Saturday, March 15, 2008

Ultra #7

Ultra #7, February 2005, Image Comics
by Joshua & Jonathan Luna

For as many comic books liter our apartment on any given day, nearly as many tabloids and magazines are scattered about, as well. My girlfriend loves ‘em. She buys those rags weekly as faithfully as I visit the comic book store. So, when I threw Ultra #7 onto a pile of her just-reads earlier today, I almost couldn’t tell it apart. The cover of the Luna Brothers’ Ultra #7 mimics the cover of a People Magazine, and while I’ve seen comics try to satirize other print media before, this is the best example of subtle effectiveness. Further, since Ultra’s title character is caught in the crosshairs of a sex scandal in and around this issue, the motif fits perfectly. It isn’t just a sales gimmick . . . like most pictures on the covers of those real magazines.

What do I mean? Well, I have a fanboy goal to collect every comic book appearance of Cloak and Dagger. Now, is there a teenybopper somewhere with similar ambitions to collect every tabloid appearance of Britney, or Lindsay? I mean, does Britney deserve the cover of these weekly magazines for shortchanging a gas station attendant, or something? At this point, it’s like giving Aunt May the cover for baking Peter a pie. It always happens, yet it only really appeals to a fraction of that title’s core readership. It’s a sales gimmick -- an attempt to remain relevant. But I digress.

I picked up Ultra #7 several weeks ago with the intention of including in this week’s Women’s History Month series, because my brief experience with the Luna Brothers’ work has led me to conclude that they are extremely capable of capturing the female condition in any supernatural context. For instance, their most recent series, The Sword, is a fine balance of science fiction and twenty-something strife; the reader experiences the lead character’s frustration and disbelief right along with her. The single issue of Girls I’d read before (the second issue will come tomorrow) was a memorable look at relationships through a similar lens of dark fantasy. So, when I picked up Ultra #7, its cover not withstanding, I had some high hopes about its story.

Boy, were those high hopes ever met.

Ultra #7 is the perfect issue for a new reader like me, as it effectively concludes an obvious integral storyline and focuses more on its eclectic cast’s relationships. After recovering from an arsonist’s attack, which cost the lives of many innocents, Ultra’s public image continues to suffer thanks to the release of a compromising picture. At first, this controversy affects her arrival to the 77th Annual Superhero Awards -- a brilliant enough concept in itself -- until a fan reminds the condemning crowd of Ultra’s selflessness. Though Ultra doesn’t win the Best Superheroine award, her associate Cowgirl does, and during an after party, the two share a tender moment that implies a romantic overtone to their relationship. To the Lunas’ credit, the sequence isn’t overtly homosexual as it is tragically romantic -- their relationship isn’t necessarily forbidden because of social taboo, but because of its potential interference in their respective heroic careers. If only everyone with power felt such noble restraint when it came to their romantic urges.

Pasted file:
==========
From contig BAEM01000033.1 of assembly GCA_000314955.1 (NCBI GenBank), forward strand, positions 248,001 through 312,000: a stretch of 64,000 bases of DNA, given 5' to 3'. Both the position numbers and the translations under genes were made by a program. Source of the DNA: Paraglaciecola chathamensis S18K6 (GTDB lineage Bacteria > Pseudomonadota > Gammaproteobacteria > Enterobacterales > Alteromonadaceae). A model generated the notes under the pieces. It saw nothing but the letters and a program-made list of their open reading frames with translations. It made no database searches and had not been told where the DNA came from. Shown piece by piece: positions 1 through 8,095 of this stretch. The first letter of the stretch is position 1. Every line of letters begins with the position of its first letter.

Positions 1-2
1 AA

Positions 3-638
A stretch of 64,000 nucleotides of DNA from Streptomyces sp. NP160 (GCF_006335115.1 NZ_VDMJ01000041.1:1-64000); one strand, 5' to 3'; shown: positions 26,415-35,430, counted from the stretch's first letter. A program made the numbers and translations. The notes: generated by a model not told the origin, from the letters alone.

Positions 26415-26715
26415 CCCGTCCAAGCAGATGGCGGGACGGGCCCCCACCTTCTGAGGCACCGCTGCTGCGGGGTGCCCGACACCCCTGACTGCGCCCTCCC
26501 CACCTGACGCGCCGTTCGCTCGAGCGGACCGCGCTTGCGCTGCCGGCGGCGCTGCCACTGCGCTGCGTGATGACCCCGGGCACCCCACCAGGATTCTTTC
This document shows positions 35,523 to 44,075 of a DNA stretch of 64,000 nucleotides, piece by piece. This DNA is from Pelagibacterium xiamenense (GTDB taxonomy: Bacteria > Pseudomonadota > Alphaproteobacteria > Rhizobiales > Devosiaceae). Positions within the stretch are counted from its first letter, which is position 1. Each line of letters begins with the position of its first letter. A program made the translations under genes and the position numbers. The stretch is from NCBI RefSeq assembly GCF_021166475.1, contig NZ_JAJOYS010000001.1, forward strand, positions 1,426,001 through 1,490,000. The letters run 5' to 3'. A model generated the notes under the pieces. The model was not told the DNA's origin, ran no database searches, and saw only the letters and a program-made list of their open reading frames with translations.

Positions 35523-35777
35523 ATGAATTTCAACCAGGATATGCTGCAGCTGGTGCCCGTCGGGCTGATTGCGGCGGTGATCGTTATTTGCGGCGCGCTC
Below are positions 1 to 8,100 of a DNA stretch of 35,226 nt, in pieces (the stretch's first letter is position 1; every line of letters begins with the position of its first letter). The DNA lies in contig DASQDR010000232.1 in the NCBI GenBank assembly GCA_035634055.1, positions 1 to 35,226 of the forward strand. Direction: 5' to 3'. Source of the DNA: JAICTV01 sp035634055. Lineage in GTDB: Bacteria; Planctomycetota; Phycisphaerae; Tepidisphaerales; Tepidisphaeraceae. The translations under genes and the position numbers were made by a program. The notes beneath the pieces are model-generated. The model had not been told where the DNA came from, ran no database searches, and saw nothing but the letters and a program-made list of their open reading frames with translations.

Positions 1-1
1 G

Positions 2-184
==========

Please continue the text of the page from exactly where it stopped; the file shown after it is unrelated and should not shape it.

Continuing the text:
No, Ultra has nothing to do with former Governor Spitzer. I’m just saying.

What I don’t know how to articulate is an adequate description of Jonathan Luna’s artwork. His characters appear almost photographic in appearance, with such a natural grace and expressionism that one almost forgets he’s actually reading a comic book. Every panel is practically cinematic in scope, with character blocking and background effects working together to establish and reflect the mood of the characters’ dialogue. The line work is crisp, the colors are effective and dynamic. ‘Nuff said.

Of all of the issues I’ve read so far this week, Ultra strikes me as the best example of depicting strong women in comics. At least in this chapter, these superheroines aren’t facing archnemeses, but rather their own roles in society. In the face of controversy, scandal, and conflicting romantic emotions, these women still emerge as powerful, competent protagonists -- not victims to desperation, but determined to resolve their respective plights only so that they can continue to contribute to the betterment of said society. If only the young starlets that graced the covers of real tabloids adopted the same mentality . . . How much better would the world be, if only in the quality of our entertainment?

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